Thailand cave rescue: What now for the boys?

Soldiers and rescue workers work in Tham Luang cave complex in the northern province of Chiang Rai, Thailand, July 1 2018. (Soe Zeya Tun/Reuters)

Soldiers and rescue workers work in Tham Luang cave complex in the northern province of Chiang Rai, Thailand, July 1 2018. (Soe Zeya Tun/Reuters)

The rescuers dubbed it “mission impossible” but they defied the odds to locate the 12 boys and their football coach deep in a cave complex. However the hard part may yet be ahead: getting them out safely.

Here are a few ways the hungry and weak boys could get out, none easy options.

Could they dive out?

In theory yes: but it is an extremely difficult task. Cave diving is already very risky, especially for young boys in a weakened state who have no diving experience.

Tham Luang cave where the boys have been trapped is one of Thailand’s longest at 10 kilometres (six miles) and one of the hardest to navigate with its winding and at times narrow corridors.

If they dive, they have no choice but to follow the steps that rescuers took though tiny passageways clogged with mud and silt.

That journey takes a healthy—and skilled—Navy SEAL diver about six hours. 

Officials said they would attempt to train the boys to use crucial diving gear after they are rehabilitated with food, water and medical support.

“Cave diving is a very technical skill and it’s extremely dangerous, especially for an untrained diver,” Anmar Mirza, coordinator of the US National Cave Rescue Commission, told AFP.

“So they may end up being better off trying to supply them in cave until they can be gotten out by other means.”

Could they be dug out?

Explorers have spent days scouring the mountain top for possible alternative openings. They have found a few “promising” leads and have tried to drill deeper.

But there is no indication that any of those chimneys connect to the chamber where the boys have been stranded.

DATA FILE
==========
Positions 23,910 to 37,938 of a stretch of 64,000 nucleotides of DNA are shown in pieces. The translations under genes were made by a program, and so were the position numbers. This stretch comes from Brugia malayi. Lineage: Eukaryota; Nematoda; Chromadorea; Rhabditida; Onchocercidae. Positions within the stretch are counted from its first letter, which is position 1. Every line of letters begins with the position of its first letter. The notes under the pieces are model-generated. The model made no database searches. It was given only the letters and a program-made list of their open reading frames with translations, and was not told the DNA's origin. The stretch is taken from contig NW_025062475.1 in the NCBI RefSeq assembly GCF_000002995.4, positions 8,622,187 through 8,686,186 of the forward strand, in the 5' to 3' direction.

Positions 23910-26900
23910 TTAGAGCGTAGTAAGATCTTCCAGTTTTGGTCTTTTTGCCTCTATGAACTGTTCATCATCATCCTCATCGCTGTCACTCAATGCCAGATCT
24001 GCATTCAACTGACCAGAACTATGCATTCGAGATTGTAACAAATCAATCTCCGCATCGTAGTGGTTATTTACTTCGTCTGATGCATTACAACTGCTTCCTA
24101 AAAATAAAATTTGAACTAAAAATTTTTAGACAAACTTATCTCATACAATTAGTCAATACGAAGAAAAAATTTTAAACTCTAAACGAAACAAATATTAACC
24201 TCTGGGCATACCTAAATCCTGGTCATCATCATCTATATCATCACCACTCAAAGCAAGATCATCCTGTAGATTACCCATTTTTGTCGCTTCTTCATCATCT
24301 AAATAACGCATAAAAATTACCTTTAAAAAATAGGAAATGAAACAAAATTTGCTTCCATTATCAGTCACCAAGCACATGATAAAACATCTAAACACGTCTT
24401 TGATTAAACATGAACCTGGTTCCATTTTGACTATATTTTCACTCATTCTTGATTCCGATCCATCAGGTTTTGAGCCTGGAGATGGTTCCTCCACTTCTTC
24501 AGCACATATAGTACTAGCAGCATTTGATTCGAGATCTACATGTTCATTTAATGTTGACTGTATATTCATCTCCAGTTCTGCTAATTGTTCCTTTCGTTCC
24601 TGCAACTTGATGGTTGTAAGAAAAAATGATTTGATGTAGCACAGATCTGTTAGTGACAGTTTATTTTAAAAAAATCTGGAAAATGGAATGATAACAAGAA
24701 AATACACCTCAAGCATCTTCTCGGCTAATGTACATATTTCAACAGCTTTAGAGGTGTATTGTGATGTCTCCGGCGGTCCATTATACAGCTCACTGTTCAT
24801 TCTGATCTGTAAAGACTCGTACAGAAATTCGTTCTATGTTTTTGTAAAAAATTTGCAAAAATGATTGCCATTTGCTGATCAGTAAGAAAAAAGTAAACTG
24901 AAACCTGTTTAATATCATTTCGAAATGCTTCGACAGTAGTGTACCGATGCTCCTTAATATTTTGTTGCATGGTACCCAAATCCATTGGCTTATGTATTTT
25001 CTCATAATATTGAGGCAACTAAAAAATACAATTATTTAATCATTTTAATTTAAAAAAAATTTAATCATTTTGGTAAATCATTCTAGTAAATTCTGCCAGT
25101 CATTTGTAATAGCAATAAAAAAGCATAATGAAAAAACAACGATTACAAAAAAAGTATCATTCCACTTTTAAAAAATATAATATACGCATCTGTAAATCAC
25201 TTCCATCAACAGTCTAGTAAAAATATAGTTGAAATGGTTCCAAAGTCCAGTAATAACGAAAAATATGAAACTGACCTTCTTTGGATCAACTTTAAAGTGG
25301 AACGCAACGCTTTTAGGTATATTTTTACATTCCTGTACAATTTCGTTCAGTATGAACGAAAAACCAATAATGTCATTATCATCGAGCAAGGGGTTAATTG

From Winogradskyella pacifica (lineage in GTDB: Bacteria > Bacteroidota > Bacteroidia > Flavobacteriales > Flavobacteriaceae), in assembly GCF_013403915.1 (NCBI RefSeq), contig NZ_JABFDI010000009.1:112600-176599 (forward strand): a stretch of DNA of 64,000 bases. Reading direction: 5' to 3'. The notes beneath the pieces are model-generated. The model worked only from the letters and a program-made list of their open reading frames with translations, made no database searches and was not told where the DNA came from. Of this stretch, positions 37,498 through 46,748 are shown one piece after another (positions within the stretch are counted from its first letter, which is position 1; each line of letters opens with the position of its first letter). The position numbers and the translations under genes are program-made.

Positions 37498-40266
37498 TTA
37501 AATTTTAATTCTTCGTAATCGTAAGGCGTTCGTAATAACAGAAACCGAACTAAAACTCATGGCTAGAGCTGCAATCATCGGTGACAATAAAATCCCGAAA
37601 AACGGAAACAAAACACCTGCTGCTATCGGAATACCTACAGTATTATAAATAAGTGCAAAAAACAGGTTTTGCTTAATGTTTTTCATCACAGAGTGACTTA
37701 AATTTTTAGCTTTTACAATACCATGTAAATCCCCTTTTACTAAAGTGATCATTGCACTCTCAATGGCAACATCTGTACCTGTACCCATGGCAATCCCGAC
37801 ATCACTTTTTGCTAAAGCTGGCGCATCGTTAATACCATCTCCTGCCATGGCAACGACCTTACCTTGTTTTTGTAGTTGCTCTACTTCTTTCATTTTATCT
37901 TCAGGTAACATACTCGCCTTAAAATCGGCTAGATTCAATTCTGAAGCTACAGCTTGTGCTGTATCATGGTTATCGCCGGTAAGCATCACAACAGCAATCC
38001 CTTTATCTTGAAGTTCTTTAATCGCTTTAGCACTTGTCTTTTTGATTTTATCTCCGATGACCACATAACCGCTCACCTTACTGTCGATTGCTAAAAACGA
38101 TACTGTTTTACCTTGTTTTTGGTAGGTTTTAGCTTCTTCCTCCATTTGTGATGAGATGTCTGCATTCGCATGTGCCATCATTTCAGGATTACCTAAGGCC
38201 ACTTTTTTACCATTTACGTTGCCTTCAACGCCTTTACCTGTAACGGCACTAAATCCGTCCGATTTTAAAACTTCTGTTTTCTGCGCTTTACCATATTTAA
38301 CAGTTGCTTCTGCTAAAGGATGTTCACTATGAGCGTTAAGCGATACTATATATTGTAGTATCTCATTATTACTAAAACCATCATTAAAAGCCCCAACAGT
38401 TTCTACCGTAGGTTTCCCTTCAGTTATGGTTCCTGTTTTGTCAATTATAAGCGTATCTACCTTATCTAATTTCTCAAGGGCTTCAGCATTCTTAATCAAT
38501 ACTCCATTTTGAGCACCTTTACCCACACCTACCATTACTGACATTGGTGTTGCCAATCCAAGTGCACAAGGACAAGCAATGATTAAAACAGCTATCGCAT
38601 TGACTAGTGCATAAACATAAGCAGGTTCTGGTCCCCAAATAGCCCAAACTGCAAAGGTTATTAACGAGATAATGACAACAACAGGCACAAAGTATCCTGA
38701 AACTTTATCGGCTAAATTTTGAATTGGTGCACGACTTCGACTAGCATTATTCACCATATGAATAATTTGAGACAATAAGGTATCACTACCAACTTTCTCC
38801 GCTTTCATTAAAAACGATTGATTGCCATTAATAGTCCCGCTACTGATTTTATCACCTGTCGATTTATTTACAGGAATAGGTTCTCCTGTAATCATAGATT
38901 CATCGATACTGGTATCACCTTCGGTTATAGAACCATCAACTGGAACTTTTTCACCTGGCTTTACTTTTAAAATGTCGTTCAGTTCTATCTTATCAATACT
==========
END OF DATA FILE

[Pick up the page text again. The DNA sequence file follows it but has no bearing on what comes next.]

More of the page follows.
Again, the boys need to spend time getting stronger in the depths of the cave before they can attempt to climb up a second entry—if one is found—or be lifted out.

What about walking out?

This would be the safest option, but at the moment it is impossible because parts of the route remain flooded.

So in theory they could wait, but that means hoping that flood waters subside.

Water pumps are working around the clock to drain the floods though it has been an uphill battle for much of the week as heavy rains refused to let up.

If the current break in bad weather sticks, this option could be more promising.

But weather forecasters warn downpours may soon return as monsoon season sets in. 

“If the rain fills up the cave system then that might take months before the water drops again,” Belgian diver Ben Reymenants, owner of Blue Label Diving in Thailand who is assisting the search, told AFP.

How long could it take?

Hard to say for sure. It depends how long it takes for them to regain strength.

Experts say they could remain inside for weeks—or even months—as rescuers work out the safest option for their extraction.

The military said Tuesday it was preparing enough food for four months but did not speculate they could be in there that long.

Are the boys even in the right mindset to move?

They clearly want to leave. In footage that emerged after the boys were found by two British divers late Monday one asks to “go outside.”

One of the diver replies “I know, I understand… no, not today.”

Even if they are physically fit enough to dive, they will need the mental prowess to stay calm in the murky waters and claustrophobic passageways that stand between them and freedom.

Fortunately, they seem in pretty good shape, considering.

“They’re mentally stable which is actually pretty good,” Reymenants said.

“Luckily the coach had the sanity of mind to keep them all together, huddled together to conserve their energy, that basically saved them.”

© Agence France-Presse

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